I created a fight with my girlfriend because I didn’t think she was mowing the lawn efficiently enough. In the moment, culture co-opted my body, and I thought I was right, and I thought being right was important. When we abandon our bodies, we forget.
My body was made for this. My body was made for this. My body was made for this. For the blisters, the blackberry bramble scratches, the bites. For lifting and lugging, for moving from barn to compost bin to prep room to orchard to hen house and back again.
My body was made for this, but it seems revelatory every time this truth lands on me because culture never taught this to me. Culture taught me exactly what my privilege as a white, cis, upper middle class person was for: good school, good job…I don’t need to outline this for you.
Manual labor was not in the plan; white supremacy forced the hard work of farming on Black and Brown folks from the very start, valued it at zero dollars for decades and now values it at violently little. White supremacy does this to keep Black and Brown folks small, and it also does this to manipulate white folks like me, to keep me out of it, to keep me “in my place,” competitive, deluded about what really matters.
Using my own two hands to rescue and recover small bits of the land that white supremacy, patriarchy, capitalism, and colonialism destroy — that was not in the plan constructed by white supremacy, patriarchy, capitalism, and colonialism, either. Duh.
I have had to learn to value what is not valued by capitalism. I’m still learning, but my body isn’t. My body knows. I’m always learning to trust what my body knows, what it senses, what it craves. But white supremacy, patriarchy, capitalism, and colonialism — they live in my limbs, too. They are insidious and pernicious. They don’t want to be identified in the smaller, milder ways that keep them alive. I can fight with my girlfriend about the most efficient way to mow the lawn, and I can call it “grumpy,” or I can question where my definition of efficiency stems from, why I’m so attached to it, who it serves. Because it most definitely doesn’t serve me.
At the beginning, I said it feels bad to share anything that’s not purposeful. But what I meant was, it feels bad to share anything that’s not meaningful. That’s not complicated. That’s not carefully contemplated.
But I am still trying to distinguish this — this thoughtful contemplation — from obsessive perfectionism. The goal of slowing down is not to increase the likelihood of being right and being celebrated. (Surprise! Capitalism and white supremacy, trying to slip in again!) It’s just…to be present with the messy process of untangling and uprooting, to feel for the signals of truth I can only sense in my belly or throat in surprising moments, to share what’s nuanced and warm.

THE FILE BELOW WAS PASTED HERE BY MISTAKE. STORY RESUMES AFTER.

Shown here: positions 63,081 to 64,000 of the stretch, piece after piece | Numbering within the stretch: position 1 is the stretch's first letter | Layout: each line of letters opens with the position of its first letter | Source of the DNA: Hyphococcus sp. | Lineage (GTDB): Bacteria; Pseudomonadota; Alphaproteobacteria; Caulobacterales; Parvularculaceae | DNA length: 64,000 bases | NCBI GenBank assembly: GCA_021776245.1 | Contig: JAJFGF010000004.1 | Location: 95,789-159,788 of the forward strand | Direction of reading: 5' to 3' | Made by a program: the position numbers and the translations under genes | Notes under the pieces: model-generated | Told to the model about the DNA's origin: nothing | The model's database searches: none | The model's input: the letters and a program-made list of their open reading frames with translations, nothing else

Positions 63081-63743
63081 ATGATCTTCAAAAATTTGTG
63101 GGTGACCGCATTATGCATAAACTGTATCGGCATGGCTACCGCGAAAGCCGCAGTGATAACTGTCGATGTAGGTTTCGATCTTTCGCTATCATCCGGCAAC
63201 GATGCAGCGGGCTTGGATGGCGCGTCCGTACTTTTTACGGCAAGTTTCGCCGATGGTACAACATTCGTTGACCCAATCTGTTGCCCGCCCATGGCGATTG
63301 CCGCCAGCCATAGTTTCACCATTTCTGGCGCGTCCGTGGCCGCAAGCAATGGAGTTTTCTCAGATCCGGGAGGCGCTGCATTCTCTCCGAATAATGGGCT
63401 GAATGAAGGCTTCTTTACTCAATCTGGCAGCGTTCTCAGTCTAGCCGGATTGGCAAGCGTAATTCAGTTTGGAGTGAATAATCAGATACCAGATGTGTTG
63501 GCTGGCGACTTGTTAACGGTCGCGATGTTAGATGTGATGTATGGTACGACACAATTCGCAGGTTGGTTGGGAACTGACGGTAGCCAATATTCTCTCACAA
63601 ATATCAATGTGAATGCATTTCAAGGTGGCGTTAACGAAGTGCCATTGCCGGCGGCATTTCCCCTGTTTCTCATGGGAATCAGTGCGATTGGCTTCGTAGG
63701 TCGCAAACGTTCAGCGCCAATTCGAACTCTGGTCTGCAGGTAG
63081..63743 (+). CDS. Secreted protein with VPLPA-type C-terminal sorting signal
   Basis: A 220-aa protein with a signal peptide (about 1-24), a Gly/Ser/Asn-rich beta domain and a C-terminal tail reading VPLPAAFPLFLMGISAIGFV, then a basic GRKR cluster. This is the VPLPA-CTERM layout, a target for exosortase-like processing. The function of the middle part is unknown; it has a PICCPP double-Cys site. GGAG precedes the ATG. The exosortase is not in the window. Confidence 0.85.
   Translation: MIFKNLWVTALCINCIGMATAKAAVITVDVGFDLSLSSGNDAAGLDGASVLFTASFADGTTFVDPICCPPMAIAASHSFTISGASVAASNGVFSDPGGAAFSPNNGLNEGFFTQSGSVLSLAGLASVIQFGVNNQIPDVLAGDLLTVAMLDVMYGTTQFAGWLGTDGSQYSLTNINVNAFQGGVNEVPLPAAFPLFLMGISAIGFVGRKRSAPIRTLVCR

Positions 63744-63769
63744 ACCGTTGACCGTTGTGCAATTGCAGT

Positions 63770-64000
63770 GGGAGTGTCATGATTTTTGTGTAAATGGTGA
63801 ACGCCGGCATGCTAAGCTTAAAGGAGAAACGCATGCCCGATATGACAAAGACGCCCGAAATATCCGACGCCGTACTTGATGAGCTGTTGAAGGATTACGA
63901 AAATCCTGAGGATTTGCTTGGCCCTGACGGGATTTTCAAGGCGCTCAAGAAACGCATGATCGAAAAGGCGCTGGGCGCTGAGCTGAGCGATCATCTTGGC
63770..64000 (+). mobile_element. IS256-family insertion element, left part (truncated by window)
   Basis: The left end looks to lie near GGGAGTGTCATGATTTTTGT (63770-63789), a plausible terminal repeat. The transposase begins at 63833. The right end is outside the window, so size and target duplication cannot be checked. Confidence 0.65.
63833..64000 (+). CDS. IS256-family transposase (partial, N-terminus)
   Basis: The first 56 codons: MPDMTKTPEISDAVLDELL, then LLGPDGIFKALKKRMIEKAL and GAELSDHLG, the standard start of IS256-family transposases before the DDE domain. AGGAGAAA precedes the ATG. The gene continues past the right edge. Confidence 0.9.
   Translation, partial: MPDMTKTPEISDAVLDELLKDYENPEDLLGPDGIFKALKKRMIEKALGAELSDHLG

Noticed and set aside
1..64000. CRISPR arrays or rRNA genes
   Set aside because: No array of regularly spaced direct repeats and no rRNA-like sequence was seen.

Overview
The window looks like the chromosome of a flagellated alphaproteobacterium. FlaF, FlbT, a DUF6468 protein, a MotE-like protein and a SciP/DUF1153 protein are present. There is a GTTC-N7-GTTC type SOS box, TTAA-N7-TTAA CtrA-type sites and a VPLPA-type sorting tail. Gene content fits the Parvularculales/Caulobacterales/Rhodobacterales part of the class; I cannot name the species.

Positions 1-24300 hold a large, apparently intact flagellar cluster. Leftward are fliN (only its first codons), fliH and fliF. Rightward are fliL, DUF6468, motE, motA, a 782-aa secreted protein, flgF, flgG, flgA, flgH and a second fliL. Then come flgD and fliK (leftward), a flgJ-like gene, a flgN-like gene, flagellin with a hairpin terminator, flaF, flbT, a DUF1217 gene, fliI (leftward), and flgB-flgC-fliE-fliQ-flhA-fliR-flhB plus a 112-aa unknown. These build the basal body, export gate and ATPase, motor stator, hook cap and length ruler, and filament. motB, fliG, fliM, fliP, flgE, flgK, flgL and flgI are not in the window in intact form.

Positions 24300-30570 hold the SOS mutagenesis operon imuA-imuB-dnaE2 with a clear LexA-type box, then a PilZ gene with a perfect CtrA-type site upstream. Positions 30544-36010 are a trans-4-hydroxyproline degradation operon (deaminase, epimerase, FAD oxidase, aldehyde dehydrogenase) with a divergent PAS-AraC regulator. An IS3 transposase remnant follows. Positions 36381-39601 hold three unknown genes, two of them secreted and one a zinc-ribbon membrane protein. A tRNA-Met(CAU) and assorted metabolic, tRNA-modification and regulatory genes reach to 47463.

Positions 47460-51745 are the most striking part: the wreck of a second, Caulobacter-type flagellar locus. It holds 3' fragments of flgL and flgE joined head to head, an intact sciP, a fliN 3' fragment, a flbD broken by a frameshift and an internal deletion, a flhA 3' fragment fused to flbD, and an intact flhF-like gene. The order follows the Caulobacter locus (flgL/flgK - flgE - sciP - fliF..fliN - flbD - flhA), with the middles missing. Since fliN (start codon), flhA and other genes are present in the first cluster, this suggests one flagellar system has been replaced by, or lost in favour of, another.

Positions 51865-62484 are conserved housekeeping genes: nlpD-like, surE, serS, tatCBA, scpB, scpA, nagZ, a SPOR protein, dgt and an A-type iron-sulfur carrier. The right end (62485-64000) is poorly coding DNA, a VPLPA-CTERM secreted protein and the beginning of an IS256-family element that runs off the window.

Let me tell you about the tomatoes.
Micha had them roasting slowly for hours on Friday, first in the outdoor solar oven that bakes with the mirror-reflected heat of the sun alone, and then in the oven in the house, where they blackened, burst, and oozed sweetness into the pan. The air went thick with smoke as sliced zucchinis sizzled on the griddle, and we leapt, laughing, up onto the counter to reach the “off” button on the fire alarm. I carried handfuls of long beans — a multicolored mix of green, buttery yellow, and purple like royal velvet — from the root cellar to the stovetop and seared them with slices of garlic we just finished processing and curing, then added tamari and sesame oil and rice vinegar with spontaneous abandon before slipping them into a ceramic serving bowl, placed on the table with the rest of the bounty.
And we sat — me, Lauren, Dan, and Micha — and we ate. This was one of so many meals quite literally created with the fruits of our labor and shared as celebration, each bite sandwiched between segments of rich conversation — about cancel culture, social media, the election. About potential comedy-horror movie plot lines and stupid song lyrics.
This daily work feeds, strengthens, and satisfies me in multiple ways at once. It houses me next to a creek, carved out from the forest, with my girlfriend and my dear friends. It is earthly, it is honorable, it is vital. All of this compensation is a brilliant alternative to a regular paycheck; it is radical and transformative. This is a privilege I do not take lightly.
I reached a blistered hand under the table to squeeze Lauren’s leg. The tomato juice dripped down my arm. A bumblebee buzzed past the window, then a hummingbird. The sun set as we all kept sitting, kept talking. It was magnificent.
P.S. More reflections on efficiency, specifically learned from Mama Nay, in the 5th “Farm Bits” Story highlight here.